When it first came out, the Dodge Charger III concept car drew a lot of comparisons to the Chevrolet Corvette, which was only natural, given the fact that it was a two-seater with a good amount of tech infused into it and those curvy front fenders that did look very much like the then-new Stingray.
But the comparison was really a loose one. The Corvette didn’t have nearly as much rearward bias to the cockpit as the Charger III, and it wasn’t nearly as hunkered down and futur-y wedge-y sharp-edged as the Charger III. The Cheetah might have made just as apt a comparison, or maybe any of those wedge-shaped supercars just then starting to come out of the Italian design houses.
And if we’re just looking at the funky doorless cockpit operation, again we might turn to what was coming out of Europe, or even to the Astro I of the year before or to Chevrolet’s Corvair Monza GT of 1962.
We might compare the Charger III to another 1968 two-seater concept car, the Pontiac Banshee II, which Pontiac renamed the Fiero in 1969. It has that long nose coming to a slight beak with the hidden headlamps and crowned fenders, yes, but it’s neither a coupe nor does it have the extreme cockpit setback. But we’re getting close.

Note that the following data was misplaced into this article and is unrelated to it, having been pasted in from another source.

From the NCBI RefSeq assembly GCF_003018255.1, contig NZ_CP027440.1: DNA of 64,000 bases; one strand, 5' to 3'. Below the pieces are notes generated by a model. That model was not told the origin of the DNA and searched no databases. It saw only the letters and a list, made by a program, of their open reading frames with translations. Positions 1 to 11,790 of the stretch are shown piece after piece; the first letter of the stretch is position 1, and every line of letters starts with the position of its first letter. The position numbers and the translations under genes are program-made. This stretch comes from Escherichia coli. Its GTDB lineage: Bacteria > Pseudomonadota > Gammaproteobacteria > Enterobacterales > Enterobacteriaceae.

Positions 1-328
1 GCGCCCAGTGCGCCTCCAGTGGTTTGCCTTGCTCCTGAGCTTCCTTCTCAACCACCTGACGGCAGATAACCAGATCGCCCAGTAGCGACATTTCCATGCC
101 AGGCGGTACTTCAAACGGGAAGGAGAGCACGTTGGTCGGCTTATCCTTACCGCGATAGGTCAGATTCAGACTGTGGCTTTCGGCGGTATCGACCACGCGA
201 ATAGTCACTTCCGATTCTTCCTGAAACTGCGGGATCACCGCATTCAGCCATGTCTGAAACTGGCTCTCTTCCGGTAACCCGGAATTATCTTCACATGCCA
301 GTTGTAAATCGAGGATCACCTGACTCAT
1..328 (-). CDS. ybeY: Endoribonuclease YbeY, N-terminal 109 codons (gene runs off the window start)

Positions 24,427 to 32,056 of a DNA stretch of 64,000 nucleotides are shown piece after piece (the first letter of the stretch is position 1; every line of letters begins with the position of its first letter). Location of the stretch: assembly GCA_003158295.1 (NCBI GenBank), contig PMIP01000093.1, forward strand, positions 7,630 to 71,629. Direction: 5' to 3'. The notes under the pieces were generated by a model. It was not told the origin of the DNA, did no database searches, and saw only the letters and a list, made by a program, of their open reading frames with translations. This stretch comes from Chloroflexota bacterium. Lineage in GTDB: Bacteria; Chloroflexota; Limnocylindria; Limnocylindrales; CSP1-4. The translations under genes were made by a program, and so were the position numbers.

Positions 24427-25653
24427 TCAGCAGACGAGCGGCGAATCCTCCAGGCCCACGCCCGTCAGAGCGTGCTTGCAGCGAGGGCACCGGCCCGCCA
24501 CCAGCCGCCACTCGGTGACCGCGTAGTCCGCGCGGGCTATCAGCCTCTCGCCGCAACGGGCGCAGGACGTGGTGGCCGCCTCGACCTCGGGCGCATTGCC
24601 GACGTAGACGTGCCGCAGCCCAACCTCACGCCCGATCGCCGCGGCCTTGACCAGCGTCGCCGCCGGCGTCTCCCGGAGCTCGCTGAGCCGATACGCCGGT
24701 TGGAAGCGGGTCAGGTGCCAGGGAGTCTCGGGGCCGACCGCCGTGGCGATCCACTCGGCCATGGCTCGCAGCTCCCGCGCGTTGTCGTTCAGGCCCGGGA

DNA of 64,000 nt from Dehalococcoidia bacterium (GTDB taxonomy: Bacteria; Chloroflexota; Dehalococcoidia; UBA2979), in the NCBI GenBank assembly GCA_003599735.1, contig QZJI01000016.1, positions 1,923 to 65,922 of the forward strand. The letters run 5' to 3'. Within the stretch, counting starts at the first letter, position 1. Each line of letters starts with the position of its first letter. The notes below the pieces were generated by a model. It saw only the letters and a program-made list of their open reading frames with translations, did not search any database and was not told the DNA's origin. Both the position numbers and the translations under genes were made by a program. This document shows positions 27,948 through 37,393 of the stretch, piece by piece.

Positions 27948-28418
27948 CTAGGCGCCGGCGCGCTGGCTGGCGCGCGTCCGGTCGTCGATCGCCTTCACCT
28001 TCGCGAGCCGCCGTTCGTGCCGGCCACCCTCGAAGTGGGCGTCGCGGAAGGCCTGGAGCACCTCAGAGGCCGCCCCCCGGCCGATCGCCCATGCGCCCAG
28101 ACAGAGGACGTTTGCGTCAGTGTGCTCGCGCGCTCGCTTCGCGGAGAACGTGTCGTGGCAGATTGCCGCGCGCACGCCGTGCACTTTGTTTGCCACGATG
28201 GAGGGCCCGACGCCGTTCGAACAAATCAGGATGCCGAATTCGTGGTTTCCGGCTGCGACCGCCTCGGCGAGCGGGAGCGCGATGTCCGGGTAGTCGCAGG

I’d argue instead that there’s a lot of the Charger III in the 1969 Pontiac Cirrus and vice versa. The proportions are strikingly similar, both feature atypical entry methods (the Cirrus requires the driver and passenger to enter from the rear, much like an airliner cockpit), and both take a lot of design cues from fighter jets, including giant air brake flaps that emerge from the rear body panels.
But wait, the Cirrus debuted at the Texas State Fair in October 1969, long after the Charger III made its public debut, so how could it have possibly influenced the Charger III? Perhaps because the Cirrus was based on the GM-X Stiletto, one of multiple concept vehicles that GM introduced at the 1964 World’s Fair. GM merely updated and renamed it for the 1968 show season, keeping all the Stiletto’s gadgets, but still not bothering to install a drivetrain and upgrade it from pushmobile status.
Like our previous separated at birth comparison, we may never know if one directly influenced the other, nor are we accusing one or the other of stealing the design. After all, many of these elements were simply part of the automotive zeitgeist of the mid- to late 1960s (and beyond), so the designers behind the Stiletto/Cirrus and the Charger III may have simply come to similar ends via different means. In either case, it’s a shame we never saw such futuristic vehicles make their way to production.
Article courtesy of Hemmings Daily, written by Daniel Strohl.